I don't if I use the correct vocabulary. By "fin", I mean the control surface at the tail of the airship. As a control surface, it contains a moving part.
As airship used to have at least 4 fins at the tail: an elevator (1 fin on the right side, another one the left side) and a rudder (one fin on the bottom and one on the top, I highly suspect both are useful to be sure at least one is in undisturbed airflow while cruising at any positive or negative angle of attack). This seems reasonable to ensure both redundancy and simplicity (not mixing pitch and yaw controls). Yet, aircraft with V-tail prove that we can reduce the number of mobile control surfaces located on the tail, but it does not seems to be reasonnable in all cases.
For the Zeppelin NT, only 3 fins are used. I clearly imagine the vertical one is used for yaw control only. The 2 others are shaped as an inverted V, thus I imagine they mix both yaw and pitch control as V-tail does.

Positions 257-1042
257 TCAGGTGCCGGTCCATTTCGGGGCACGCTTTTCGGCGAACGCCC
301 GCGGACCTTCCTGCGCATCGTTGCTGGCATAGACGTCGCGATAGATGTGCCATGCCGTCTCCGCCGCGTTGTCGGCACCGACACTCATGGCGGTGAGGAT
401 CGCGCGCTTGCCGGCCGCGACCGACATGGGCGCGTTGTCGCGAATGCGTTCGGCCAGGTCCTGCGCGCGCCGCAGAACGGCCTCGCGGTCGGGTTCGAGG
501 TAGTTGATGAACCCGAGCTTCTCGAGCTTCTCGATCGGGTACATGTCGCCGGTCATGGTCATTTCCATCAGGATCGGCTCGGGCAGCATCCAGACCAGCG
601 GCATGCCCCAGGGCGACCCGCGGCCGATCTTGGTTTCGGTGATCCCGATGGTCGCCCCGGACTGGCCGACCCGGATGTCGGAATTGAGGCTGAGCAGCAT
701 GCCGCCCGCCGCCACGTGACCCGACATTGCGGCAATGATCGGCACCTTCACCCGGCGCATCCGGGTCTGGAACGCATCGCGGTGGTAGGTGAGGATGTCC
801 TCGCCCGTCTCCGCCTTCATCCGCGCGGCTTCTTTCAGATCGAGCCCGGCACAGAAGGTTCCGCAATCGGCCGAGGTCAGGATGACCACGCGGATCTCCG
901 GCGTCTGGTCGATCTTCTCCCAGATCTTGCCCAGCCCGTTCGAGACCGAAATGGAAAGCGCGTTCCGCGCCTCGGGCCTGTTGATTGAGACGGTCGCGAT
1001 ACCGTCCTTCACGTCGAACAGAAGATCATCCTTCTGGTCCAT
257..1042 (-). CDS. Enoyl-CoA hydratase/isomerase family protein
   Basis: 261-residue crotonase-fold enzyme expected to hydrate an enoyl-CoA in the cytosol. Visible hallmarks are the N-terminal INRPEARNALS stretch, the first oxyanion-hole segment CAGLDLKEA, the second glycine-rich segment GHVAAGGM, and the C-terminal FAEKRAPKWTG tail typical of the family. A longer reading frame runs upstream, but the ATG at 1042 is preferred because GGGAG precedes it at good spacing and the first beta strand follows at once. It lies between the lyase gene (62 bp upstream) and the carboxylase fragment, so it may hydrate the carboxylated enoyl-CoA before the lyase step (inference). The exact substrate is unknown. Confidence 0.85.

What is the rational behind the choice of number of control surfaces? Why do the Zeppelin NT uses 3 of them?
Wikipedia provides few reasons I fail to understand:
- it states less fins allow weight gains. for me, less fins implies bigger fins to provide the same authority, thus mitigating this point
- it states the loss of one fin can be compensated by the 2 other. For me, the loss of one fin would provide a rolling moment when trying to compensate, and there is no other surfaces to mitigate it (on an aircraft, coupling is possible because it has wings)